Although perhaps great in cities, experience shows you’d be crazy to use GPS maps in general other than those collated from the real GPS data of travelers, for travllers. We will be using the GPS maps collated under the Tracks for Africa project for other travelers (www.tracks4africa.com) on a Garmin GPS.
There is a cost for the Carnet as well as an indemnity deposit which needs to be posted. The indemnity deposit is to assure the country which issues the Carnet that the vehicle will in fact be returned to that country. The size of the indemnity deposit is affected by a number of factors. For where we may be going, normally you are required to lodge 200% of the value of the car (yes, twice the value of the car, and its much more if you are English). Our carnet is from the Australian Automobile Association (via the RACV) and we were able to obtain a special indemnity insurance policy from the AAA to cover that security deposit. Thus, we have paid a premium based on 2% of the value of the vehicle.
Here is a link to the AAA: www.aaa.asn.au/touring/overseas.htm
Insurance has been a major issue and cost in the pre trip planning. Given that our vehicle is relatively new and valuable, we were not too keen not to have some form of comprehensive (collision and theft cover ) insurance as well as the compulsory 3rd Party insurance that all countries in Southern and East Africa require. Comprehensive cover was hard to get ( no Australian insurance company appears interested ?) but ultimately we found a Netherlands broker www.alessie.com. to be a very good resource. Comprehensive insurance has been quoted via Lloyds of London – but at 5% of the vehicle value.
For travel insurance, we felt we need pretty good cover including unlimited medical cover and medical evacuation cover. Shop around – as we found travel insurance quotes ranged from AUD$3,000 to $1,100 for similar 12 months cover. Also reading policy fine print is a must! Several insurers wouldn’t cover for “remote area travel unless part of an organised tour”. We used Itrek insurance who seem to provide reasonable cover (except for Sudan – which no one seems to want to insure)?
We will be using Cargo On-Line based in Sydney (www.cargoonline.com.au). So far they have been quick to provide advice, but we will let you know how it goes. Shipping costs (Melb/Cape Town) are about AUD$3,600 – plus another 1.5% of the vehicle value for shipping insurance against total loss!
The biggest security problems we seem to face are shiftas (bandits) in Northern Kenya, urban crime in Kenya, and urban crime in South Africa? We have fitted Tin Can out with security mesh over the rear windows and also window tinting so prying eyes can’t see in so well. She has an engine immobilizer also. We have a hidden document safe to store passports and vehicle documents etc. Beyond this, what can you do…?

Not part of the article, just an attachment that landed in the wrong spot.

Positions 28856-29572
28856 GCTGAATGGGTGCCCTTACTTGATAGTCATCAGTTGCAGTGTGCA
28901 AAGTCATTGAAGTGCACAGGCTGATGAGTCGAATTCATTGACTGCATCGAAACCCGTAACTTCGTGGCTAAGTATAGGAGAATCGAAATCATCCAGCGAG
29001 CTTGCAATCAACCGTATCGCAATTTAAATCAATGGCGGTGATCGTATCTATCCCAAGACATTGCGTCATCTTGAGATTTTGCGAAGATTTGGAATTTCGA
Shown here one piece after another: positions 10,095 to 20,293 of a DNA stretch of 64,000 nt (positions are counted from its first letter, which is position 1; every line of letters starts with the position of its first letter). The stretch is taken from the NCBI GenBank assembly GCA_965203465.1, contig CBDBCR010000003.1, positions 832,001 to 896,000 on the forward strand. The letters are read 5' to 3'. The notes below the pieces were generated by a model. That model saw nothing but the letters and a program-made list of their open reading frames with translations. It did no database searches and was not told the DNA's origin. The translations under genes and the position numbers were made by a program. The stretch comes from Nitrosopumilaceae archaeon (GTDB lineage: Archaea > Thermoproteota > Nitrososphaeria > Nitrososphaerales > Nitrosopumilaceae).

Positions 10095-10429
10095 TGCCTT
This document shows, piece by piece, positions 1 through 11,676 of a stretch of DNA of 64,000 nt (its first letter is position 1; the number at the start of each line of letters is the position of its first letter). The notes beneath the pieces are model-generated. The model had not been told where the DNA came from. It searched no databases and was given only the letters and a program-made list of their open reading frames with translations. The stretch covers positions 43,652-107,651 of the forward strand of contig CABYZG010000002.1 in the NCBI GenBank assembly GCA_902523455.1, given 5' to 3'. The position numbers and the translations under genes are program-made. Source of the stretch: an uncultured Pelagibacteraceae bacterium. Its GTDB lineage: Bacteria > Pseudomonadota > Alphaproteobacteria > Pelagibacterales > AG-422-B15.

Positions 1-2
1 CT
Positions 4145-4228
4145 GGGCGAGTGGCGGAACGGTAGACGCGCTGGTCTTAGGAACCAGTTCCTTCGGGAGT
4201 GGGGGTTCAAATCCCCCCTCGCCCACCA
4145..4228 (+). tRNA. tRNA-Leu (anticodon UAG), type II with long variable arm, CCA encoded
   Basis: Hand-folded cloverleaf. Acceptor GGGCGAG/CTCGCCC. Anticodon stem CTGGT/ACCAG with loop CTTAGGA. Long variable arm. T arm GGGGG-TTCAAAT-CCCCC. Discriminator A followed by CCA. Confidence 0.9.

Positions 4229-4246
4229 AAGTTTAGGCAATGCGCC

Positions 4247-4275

MATTERS MEDICAL AND MALARIAL
Never mind the fact that most other people in OZ upon hearing of our trip through Africa ask questions about the risks of:
- Wild animals
- Guys with Kalashnikovs
- Car breakdowns etc etc
what worries me most is the little microbes and insects. How to stay healthy will be a challenge. There are no easy answers and talk to your doctor, but what we have decided on is:
Other than proof of vaccination against Yellow Fever, which is mandatory in a few Central African countries (the WHO yellow card) the rest are only “recommended”. But I would say you’re nuts if you don’t follow Mum’s recommendations? Also you can hardly front your friendly doctor the day before you intend to travel -as some vaccinations have to be spread out over a few weeks.
Unfortunately many of our previous vaccinations for Asia and Morocco had expired and we had to submit to pain again. Our arms feel like pincushions and my wallet is USD$1200 lighter after having what I feel is essential:
- Hepatitis A & B (2 shots over 3 weeks)
- Rabies (3 shots over 4 weeks)
- Yellow Fever (1 shot)
- Diphtheria and Tetanus (ADT 1 shot)
- Typhoid (you can take tablets now)!
- Meningococcal C (1 shot – but I was surprised to discover that the vaccine against the strain that lives in Australia is no good if you want to tackle the bug in Egypt. You need something called ACWY vaccine for the Egyptian nasties).
- Cholera (Dukoral – but you drink it). Mostly because it helps against gastro bugs as much as Cholera itself – which you are not likely to catch.